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Raymond James Energy Stat of the Week
by J. Marshall Adkins

Energy Stat: NAPE 2017 - All Signs Point to "Go" on Higher Service Pricing
February 21, 2017

The annual North American Prospects Expo (NAPE) took place in Houston this past week. It is one of the largest yearly gatherings of exploration and production (E&P) and oilfield service companies getting together to network, showcase deals, and, this year especially, go hug their commercial bankers. As is our tradition, we hosted our 15th annual NAPE dinner, which was attended by ~200 industry representatives; the vast majority of the attendees work for private E&Ps and private equity firms involved in the industry. Additional attendees were also represented from oil service and midstream.

For the second year in a row, this year's dinner was highlighted by real-time anonymous voting from the audience on debated industry topics. We highlight that the results do not represent a consensus view among equity markets, but are predominantly based on those seeing operating results firsthand within their own firms on a daily basis. In this week's ''Stat'' we will share both our and the insiders' views regarding the following questions facing the U.S. oil and gas industry today: 1) the outlook for just how much service pricing would increase in 2017; 2) the pace of well productivity gains in 2017 and whether this could offset rising service costs; 3) the 15-year U.S. production outlook; 4) how long the U.S. can keep drilling core inventory; and 5) what most believe are the best energy investment opportunities for 2017.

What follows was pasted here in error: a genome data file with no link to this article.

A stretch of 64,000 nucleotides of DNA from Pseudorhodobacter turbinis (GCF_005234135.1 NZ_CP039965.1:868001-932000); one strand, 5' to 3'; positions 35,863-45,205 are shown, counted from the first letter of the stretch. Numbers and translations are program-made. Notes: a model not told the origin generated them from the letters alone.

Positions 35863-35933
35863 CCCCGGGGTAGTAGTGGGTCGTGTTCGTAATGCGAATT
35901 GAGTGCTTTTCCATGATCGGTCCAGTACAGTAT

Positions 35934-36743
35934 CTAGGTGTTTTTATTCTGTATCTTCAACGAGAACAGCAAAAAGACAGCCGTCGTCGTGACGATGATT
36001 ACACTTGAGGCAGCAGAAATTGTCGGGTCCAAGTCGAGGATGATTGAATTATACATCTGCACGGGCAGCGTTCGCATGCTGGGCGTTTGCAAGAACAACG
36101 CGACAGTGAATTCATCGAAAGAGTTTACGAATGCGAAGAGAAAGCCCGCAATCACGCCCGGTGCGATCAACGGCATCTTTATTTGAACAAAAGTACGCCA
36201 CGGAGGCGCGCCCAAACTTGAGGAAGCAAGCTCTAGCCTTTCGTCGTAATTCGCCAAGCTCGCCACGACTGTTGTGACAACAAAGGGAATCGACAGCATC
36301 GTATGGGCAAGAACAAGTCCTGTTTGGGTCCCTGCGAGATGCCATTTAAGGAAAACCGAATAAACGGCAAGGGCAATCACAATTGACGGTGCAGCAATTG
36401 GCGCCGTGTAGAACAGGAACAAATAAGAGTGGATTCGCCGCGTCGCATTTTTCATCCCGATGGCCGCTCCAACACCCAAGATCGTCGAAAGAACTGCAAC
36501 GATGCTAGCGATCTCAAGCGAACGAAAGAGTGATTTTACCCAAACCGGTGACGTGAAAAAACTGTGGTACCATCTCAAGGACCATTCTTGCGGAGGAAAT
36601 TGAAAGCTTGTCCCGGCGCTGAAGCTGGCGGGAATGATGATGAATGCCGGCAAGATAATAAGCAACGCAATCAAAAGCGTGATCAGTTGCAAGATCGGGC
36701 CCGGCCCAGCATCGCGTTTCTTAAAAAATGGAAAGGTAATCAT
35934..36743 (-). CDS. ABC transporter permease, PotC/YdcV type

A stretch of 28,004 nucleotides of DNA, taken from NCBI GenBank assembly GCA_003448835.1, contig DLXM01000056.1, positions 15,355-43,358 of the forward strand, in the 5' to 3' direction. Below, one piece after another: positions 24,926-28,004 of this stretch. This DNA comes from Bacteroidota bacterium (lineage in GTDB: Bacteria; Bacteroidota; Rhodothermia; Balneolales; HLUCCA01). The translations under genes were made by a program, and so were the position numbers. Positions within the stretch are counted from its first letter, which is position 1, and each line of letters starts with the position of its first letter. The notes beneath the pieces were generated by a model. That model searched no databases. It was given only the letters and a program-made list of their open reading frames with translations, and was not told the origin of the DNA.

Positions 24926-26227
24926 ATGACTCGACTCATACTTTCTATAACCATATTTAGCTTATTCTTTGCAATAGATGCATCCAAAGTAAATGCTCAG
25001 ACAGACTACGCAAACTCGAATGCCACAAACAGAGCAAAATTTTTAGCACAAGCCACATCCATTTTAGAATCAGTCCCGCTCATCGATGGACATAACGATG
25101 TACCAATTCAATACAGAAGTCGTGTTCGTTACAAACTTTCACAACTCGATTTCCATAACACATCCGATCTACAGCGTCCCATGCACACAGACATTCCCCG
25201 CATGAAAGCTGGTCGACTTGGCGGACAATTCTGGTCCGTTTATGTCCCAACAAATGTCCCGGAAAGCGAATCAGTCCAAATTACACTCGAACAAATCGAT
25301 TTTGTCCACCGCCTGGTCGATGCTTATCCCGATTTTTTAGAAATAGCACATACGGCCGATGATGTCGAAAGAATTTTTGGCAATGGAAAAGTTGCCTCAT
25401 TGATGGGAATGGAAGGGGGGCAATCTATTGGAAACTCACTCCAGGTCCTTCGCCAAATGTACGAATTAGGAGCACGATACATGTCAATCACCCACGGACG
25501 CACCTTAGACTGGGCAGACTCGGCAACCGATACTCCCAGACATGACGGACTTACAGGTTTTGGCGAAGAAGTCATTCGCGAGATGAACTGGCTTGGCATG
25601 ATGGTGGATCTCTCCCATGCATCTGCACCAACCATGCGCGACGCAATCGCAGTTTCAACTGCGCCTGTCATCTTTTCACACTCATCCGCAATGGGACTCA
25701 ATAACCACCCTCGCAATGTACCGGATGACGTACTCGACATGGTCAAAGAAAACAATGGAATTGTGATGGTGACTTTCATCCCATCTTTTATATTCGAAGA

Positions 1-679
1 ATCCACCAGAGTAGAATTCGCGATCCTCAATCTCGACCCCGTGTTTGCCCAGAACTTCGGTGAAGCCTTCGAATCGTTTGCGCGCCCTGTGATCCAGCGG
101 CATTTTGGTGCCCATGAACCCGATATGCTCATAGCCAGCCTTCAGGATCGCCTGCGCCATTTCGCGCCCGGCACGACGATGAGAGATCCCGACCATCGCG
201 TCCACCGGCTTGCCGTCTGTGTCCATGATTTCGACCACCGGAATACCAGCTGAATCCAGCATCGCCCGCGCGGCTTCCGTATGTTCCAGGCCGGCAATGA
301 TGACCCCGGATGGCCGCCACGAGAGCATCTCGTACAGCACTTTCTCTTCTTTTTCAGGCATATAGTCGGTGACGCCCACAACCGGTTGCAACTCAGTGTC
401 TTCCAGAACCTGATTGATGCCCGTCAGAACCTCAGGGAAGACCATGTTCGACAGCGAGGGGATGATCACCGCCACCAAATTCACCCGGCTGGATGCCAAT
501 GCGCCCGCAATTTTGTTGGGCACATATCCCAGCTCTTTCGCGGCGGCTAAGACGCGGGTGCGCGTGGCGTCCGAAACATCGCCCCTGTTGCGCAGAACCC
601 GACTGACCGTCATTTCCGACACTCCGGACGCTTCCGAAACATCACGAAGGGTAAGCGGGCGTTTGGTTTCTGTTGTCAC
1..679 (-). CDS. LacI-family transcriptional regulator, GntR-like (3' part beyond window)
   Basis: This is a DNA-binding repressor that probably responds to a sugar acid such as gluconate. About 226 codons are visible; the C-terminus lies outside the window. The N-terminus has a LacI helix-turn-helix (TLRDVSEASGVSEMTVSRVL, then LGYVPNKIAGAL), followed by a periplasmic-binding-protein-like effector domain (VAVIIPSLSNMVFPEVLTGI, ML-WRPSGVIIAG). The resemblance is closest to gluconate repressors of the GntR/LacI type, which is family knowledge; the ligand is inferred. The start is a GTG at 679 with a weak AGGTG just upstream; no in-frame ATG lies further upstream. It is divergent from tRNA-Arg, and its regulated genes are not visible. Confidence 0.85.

This is a summary of a much more detailed commentary. Please contact your financial advisor for the full report.

There is no assurance any of the trends mentioned will continue in the future. Past performance is not indicative of future results. Investing involves risk and investors may incur a profit or a loss. Specific sector investing can be subject to different and greater risks than more diversified investments. Investing in commodities is generally considered speculative because of the significant potential for investment loss. Commodities are volatile investments and should only form a small part of a diversified portfolio. Markets for commodities are likely to be volatile and there may be sharp price fluctuations even during periods when prices overall are rising.

The Dow Jones Industrial Average is an unmanaged index of 30 widely held stocks. The S&P 500 is an unmanaged index of 500 widely held stocks. The Oil Services Index (OSX) comprises 15 of the largest oil service companies. The S&P SuperComposite Oil and Gas Exploration & Production Index (S&P Oil and Gas E&P) consists of all oil and gas exploration and production stocks included in the S&P SuperComposite 1500 Index. Investors cannot invest directly in an index. Additional information is available upon request.